Now, look at the gap between the 7th fret and the bottom of your string. You can use a feeler gauge to measure this – be sure to make a note of the measurement. A slight gap is good, as a neck that’s too straight can cause buzzing problems. The strings will need enough clearance from the neck to do their usual vibrational pattern.

If there’s no relief at all, or if the neck bows towards the strings, you will need to adjust this by turning your truss rod counterclockwise. The straight line you’ve created with the capo should make the bottom string rest on the 7th fret. Usually, this can create lots of buzz on your open strings and in the middle of the fretboard.

Too much relief? Turn the truss rod in the opposite direction: clockwise. If there’s too much bow away from the strings, this can cause tonation issues, buzzing towards the end of the fretboard, or too high action.

It’s important to ensure that your bass is properly tuned in the correct pitch before you make adjustments, and only make a quarter-turn adjustment each time.

Remember not to overtighten your truss rod or do anything that makes you feel like you could damage your bass. In the event that the truss rod has come to the end of its travel before you can get it to where it needs to be, you’ll need to take it to a professional technician or luthier.

Adjusting the action

Action refers to the distance that the string has to travel to reach the frets. The right action for your bass will depend on your preferred style of playing.

If you tend to have an assertive pick attack or slap bass then you’ll need to compensate by raising the action so the string can move properly. If you’re lighter with your playing or are more laid back with your playing, lower action will be perfect.

The most common action measurements are between 5/64” and 7/64”.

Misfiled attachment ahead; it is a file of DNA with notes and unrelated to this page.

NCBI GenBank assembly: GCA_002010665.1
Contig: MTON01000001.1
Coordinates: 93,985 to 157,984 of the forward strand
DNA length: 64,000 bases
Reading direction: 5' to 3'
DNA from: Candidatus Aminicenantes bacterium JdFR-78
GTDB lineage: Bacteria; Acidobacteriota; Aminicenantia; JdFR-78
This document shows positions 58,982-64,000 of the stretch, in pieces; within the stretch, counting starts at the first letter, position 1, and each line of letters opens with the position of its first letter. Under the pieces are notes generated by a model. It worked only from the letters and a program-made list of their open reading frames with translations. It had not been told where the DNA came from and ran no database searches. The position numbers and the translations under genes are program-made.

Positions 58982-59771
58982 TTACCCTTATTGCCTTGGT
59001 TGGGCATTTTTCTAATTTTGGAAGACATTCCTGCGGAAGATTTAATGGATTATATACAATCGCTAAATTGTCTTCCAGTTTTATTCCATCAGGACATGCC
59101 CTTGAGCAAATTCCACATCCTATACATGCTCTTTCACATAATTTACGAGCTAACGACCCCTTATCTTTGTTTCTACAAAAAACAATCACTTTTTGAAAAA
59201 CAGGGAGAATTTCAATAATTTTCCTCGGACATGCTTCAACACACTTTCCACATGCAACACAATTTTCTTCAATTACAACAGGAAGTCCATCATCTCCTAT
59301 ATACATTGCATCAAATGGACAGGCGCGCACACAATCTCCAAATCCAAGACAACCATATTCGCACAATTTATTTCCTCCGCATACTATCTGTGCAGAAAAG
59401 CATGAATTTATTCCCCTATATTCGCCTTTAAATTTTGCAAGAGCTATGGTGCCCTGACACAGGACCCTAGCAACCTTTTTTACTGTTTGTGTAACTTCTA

Keep your capo in place on the first fret to eliminate the nut height. Use your ruler to measure between the top of the 12th fret down to the lowest string. It’s best to use smaller changes so you can be accurate.

Give your bass a play and see how the action needs to be adjusted. Sounds great? Then you don’t need to change a thing. If you’re finding it hard work to press down, then the action needs to be lowered. If there’s lots of fret buzz or a loss of sustain, then the action needs to be heightened.

You can lower or heighten the action of your bass by raising or lowering the saddle of your bass a quarter turn. Tune your bass to the right pitch, then give it another play.

You will need to repeat this process until you find the right action for your needs. It will always be important to retune your bass after each adjustment so that you accurately measure the action. 

It will also be a good idea to repeat this process for the strings on the treble side of the bridge.


How do I set the action on my bass guitar?

The action on a bass guitar refers to the height of the strings above the fretboard. To adjust the action, you will need to adjust the saddle height on each string individually.